STATEMENT BY SECRETARY ANTONY J. BLINKEN – 20th Anniversary of the United States President’s Emergency Plan for AIDS Relief 

28 Jan

The Secretary of State

Twenty years ago today, President George W. Bush announced the creation of the U.S. President’s Emergency Plan for AIDS Relief (PEPFAR).  Since that historic announcement, the people of the United States provided more than $100 billion to save more than 25 million lives and contributed to the resilient public and community health systems for today and the future. Working with partner governments, multilateral and regional institutions, people living with HIV/AIDS, NGOs, and other stakeholders, we are confident that we can continue that progress and eliminate HIV/AIDS as a public health threat by 2030.

With bipartisan support from the U.S. Congress and the generosity of the American people, PEPFAR has provided over 20.1 million people with life-saving HIV treatment in over 55 countries. These efforts have built, and continue to build, a stronger health infrastructure in many countries, improving health security and responses to other health crises such as COVID-19, mpox, and Ebola.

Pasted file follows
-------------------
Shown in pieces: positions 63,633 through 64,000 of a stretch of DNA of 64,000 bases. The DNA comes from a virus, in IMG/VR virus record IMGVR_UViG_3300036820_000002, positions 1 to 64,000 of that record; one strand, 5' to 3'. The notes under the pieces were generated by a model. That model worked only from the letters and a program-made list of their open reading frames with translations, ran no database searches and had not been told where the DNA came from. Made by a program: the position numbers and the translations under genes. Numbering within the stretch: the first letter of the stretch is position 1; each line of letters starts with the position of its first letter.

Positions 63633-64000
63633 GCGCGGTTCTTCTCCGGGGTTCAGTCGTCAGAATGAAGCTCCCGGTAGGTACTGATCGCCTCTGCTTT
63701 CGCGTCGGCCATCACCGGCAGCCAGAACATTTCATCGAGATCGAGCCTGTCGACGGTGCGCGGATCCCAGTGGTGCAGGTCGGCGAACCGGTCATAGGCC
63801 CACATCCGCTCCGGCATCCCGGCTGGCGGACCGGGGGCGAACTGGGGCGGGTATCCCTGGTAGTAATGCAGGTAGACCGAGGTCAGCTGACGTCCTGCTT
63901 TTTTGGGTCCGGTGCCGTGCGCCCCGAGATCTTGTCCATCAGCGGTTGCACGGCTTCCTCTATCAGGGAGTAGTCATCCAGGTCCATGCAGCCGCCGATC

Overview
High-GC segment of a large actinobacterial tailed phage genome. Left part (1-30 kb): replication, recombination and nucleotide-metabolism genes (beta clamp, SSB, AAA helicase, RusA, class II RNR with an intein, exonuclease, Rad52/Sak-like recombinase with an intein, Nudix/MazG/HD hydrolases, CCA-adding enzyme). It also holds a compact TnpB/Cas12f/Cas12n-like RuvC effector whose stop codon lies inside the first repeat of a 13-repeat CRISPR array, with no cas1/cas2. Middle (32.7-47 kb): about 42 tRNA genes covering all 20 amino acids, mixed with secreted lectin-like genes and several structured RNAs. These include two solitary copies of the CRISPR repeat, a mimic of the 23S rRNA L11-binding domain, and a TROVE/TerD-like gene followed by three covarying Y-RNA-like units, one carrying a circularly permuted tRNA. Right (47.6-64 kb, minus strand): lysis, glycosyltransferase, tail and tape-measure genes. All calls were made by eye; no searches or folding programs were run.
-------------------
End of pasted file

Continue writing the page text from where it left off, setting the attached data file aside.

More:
However, we know that progress in ending the HIV/AIDS pandemic can be easily reversed without focused, sustained, and equitable action. We cannot achieve our goal to end HIV/AIDS as a global health threat if we deny people’s rights or if we allow stigmatization and discrimination against people living with HIV/AIDS or those who are most vulnerable to acquiring HIV. As President Biden declared on World AIDS Day 2022, “e finally have the scientific understanding, treatments, and tools to build an AIDS-free future where everyone – no matter who they are, where they come from, or whom they love – can get the care and respect they deserve.” Our Administration is committed to ensuring all LGBTQI+ individuals are treated with dignity and respect, closing pernicious gender gaps, and ending HIV/AIDS as a public health threat by 2030. It is incumbent upon us to maintain progress, follow the science, and address disparities and inequitable access to achieve our shared goals.